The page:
1. Sweeping Instead of Vacuuming
It might seem harmless, but there is one crucial difference between sweeping your floor and vacuuming it. When you sweep, the dirt particles are being dragged around the floor surface. Little bits of sand or gravel can scratch the floor and damage it. It is especially for true hardwood floors. If you want to mop or sweep them, it is best if you vacuum first.
2. Cleaning the Dishwasher with Vinegar
Vinegar is often celebrated as the ultimate all-curing life hack. While that is true in some cases, it does not apply to your dishwasher. The strong acidity of vinegar can break down the rubber gaskets in your dishwasher, resulting in costly damage to the appliance. Furthermore, if it mixes with salt left from bits of food, vinegar can discolor metal pans and bowls.
3. Using Bleach to Clean Kitchen Cabinets
Cleaning the kitchen cabinets are often neglected but don't forget they do absorb some of the grease, coffee drips, and other messy bits. If your cabinets are painted, avoid using bleach-based cleaning materials you might use in other parts of your home. The harsh chemicals can cause a dull look by wearing down the existing finish. Instead, you may use a bit of dish soap, soft cloth, and warm water, and scrub gently.
Another tome to lay off the bleach is when cleaning your hardwood floor. Instead of removing stains it will only cause a bigger stain or damage the wood. The best way to clean hardwood floor is by using a dry or damp (not wet) mop. If you feel that just water won’t cut it, make sure you use a cleaning product that’s wood-specific.
5. Dismissing Flickering Lights
We tend to brush off flickering lights and put the blame on faulty bulbs, but that is not always the case. If the problem persists after you have tried replacing and tightening the bulb, it could be a warning sign of a potentially dangerous wiring malfunction. Loose wiring is a major cause for house fires, so don’t hesitate to call your electrician in case of a flickering light.
6. Flushing Random Objects Down the Toilet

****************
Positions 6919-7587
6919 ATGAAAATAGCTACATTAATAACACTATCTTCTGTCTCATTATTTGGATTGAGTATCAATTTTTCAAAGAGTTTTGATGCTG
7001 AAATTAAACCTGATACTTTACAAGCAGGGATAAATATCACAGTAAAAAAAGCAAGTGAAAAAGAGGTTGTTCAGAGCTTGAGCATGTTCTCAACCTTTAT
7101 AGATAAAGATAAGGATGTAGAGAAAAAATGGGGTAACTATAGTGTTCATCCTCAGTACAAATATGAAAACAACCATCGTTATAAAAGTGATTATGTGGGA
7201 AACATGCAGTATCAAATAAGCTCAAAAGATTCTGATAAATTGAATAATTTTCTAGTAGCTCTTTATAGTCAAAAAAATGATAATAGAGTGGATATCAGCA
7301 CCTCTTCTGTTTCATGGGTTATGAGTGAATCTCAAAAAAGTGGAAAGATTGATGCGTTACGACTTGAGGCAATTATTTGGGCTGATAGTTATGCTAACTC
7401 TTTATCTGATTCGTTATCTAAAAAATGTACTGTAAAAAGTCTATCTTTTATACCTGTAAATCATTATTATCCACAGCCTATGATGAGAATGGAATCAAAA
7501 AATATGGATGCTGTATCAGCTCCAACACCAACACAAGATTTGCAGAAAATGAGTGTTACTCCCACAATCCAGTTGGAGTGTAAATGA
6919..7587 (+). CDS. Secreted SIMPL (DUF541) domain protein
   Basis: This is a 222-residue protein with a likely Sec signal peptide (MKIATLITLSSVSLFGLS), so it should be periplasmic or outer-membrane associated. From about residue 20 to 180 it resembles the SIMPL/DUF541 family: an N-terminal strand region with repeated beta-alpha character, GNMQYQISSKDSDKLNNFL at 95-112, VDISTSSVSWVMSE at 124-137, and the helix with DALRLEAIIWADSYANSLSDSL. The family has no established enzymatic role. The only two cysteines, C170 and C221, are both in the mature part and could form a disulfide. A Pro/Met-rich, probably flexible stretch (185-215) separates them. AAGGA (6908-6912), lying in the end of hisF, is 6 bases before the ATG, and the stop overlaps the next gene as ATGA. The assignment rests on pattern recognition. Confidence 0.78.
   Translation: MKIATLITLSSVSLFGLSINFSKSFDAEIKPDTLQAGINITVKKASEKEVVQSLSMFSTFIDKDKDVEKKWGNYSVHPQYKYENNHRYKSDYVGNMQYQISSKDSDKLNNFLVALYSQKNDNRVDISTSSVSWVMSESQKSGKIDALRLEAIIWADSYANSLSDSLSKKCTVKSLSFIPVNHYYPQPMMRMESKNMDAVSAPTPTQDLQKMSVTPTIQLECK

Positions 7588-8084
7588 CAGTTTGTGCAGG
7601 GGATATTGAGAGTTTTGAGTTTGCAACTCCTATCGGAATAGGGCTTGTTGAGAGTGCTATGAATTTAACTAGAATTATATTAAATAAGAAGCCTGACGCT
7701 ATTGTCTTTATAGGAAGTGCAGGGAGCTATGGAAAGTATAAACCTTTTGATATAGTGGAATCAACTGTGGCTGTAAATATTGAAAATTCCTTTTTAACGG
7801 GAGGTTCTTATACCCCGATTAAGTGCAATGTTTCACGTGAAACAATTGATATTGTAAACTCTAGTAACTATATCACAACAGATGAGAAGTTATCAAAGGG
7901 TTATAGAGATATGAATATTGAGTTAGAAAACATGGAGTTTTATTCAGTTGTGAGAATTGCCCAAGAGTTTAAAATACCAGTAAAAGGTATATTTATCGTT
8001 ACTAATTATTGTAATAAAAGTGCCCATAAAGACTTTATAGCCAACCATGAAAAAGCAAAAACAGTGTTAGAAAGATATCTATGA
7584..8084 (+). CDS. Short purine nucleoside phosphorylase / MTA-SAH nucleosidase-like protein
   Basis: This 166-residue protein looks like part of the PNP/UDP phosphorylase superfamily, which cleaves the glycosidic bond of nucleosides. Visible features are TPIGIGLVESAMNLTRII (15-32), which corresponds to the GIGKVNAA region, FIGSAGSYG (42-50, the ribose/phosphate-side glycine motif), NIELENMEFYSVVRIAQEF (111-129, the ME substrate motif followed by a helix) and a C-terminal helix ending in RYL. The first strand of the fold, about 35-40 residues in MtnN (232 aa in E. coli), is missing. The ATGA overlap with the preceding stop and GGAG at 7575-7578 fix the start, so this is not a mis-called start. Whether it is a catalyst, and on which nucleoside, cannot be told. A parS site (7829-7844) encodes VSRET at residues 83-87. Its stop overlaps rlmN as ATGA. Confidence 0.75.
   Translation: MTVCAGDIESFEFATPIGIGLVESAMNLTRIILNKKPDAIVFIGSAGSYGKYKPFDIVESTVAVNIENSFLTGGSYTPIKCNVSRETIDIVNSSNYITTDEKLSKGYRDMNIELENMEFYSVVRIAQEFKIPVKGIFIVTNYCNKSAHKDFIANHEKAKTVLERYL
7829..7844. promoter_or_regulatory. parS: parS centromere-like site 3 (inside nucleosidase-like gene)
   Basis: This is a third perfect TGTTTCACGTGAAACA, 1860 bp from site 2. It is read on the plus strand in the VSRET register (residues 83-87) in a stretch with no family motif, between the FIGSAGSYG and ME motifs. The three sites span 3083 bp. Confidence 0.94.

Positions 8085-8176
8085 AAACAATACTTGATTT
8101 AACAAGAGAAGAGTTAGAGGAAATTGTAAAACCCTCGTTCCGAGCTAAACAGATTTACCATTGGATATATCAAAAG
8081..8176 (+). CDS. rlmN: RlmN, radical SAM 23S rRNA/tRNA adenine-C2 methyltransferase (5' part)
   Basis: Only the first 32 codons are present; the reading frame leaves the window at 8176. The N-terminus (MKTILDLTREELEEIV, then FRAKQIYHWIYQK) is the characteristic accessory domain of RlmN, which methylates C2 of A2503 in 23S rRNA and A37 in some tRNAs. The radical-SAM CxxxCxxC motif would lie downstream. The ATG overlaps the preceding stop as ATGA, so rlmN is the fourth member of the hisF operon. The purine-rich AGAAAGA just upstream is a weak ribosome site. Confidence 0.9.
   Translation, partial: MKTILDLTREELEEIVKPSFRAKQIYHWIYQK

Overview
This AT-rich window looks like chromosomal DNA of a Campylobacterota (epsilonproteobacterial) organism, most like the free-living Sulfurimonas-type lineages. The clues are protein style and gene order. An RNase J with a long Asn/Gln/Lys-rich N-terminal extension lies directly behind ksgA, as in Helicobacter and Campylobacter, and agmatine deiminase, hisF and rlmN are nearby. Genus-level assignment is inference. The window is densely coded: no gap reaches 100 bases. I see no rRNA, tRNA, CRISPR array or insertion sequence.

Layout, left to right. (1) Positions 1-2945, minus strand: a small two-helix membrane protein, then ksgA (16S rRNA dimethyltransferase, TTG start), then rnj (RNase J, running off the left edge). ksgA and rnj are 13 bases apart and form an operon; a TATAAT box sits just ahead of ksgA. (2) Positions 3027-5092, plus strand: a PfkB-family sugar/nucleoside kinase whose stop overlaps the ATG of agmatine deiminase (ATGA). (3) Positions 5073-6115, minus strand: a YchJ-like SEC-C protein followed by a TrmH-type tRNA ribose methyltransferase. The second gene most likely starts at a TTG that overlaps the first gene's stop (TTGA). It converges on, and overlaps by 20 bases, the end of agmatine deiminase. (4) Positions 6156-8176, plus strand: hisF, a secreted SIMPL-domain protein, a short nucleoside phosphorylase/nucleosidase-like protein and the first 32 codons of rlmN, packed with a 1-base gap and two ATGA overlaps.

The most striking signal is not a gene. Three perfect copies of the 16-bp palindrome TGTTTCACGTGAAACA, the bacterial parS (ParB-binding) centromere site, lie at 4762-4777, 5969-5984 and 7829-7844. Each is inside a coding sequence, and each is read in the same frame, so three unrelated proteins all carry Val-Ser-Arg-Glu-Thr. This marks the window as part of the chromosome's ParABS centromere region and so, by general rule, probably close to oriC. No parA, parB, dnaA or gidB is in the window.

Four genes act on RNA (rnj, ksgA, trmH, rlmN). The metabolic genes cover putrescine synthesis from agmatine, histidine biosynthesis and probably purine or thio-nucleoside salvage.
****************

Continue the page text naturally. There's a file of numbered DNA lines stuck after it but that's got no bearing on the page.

This one may sound obvious, but a reminder never hurts – only human waste and toilet paper can be flushed down the toilet! Anything else – dental floss, food, sanitary pads, medication, etc. - might clog the pipes and cause the toilet to overflow. No one wants to deal with that mess.
7. Using too Much Shampoo When Cleaning Carpets
More does not necessarily mean better. When you use an excessive amount of shampoo to clean your carpet, you risk not being able to wash all of it off. That can prompt a mold problem to start growing. When it comes to cleaning a carpet, even the biggest DIY enthusiasts should consider using the help of a professional, as soapy residue on a carpet can be impossible to clean out.
8. Letting Climbing Plants Grow Over Your Home
While a vine-covered house might hold an aesthetic value for some people, it might not be the best idea for the house’s structure. Vines tend to trap water, vermin, and insects, all harmful to paint, bricks, and masonry. If you don’t want to give up the stately look of a climbing plant on the façade of your home, consider growing them on a support set about 6-8 inches out from the house siding, rather than the house itself.
9. Neglecting to Clean the Gutter
Cleaning the gutters is quite a hassle as well as a dangerous task, so it’s no wonder many people put it off for as long as they can. But by procrastinating, you might be creating a bigger problem in the future. When the debris is left to accumulate for a long time, the gutters clog and your home becomes vulnerable. When clogged, the gutter’s water flow is impeded and it causes moisture, which in turn leads the wood trim to rot. Experts recommend cleaning the gutter at least three times a year.
10. Not Using an Exhaust Fan After a Shower
Not letting the shower exhaust fan to work for 20 minutes after showering can have dire results. When the humidity is not cleared properly, the moist air combined with darkness is the perfect breeding ground for mold. Turning it on only during the time you shower will keep some of the steam from building up, but it isn’t enough on its own.
11. Leaving the Shower Before Fully Drying Off
You might assume that the shower mat absorbs the excess water that drips off of you after a shower and that's enough to protect the floor. That assumption is not entirely wrong and not entirely right either. A damp shower rug will allow some moisture to seep into the linoleum flooring, causing it to stain and possibly warp. Other than making sure you’re properly dry before stepping out of the shower, don’t forget to change the shower mat frequently.
12. Keeping the Blinds Open All Day
Lighting up your space for some portion of the day is important, but it’s recommended to close your blinds when you head out of the house. Prolonged exposure to strong UV rays can cause fading and discoloration to hardwood floors.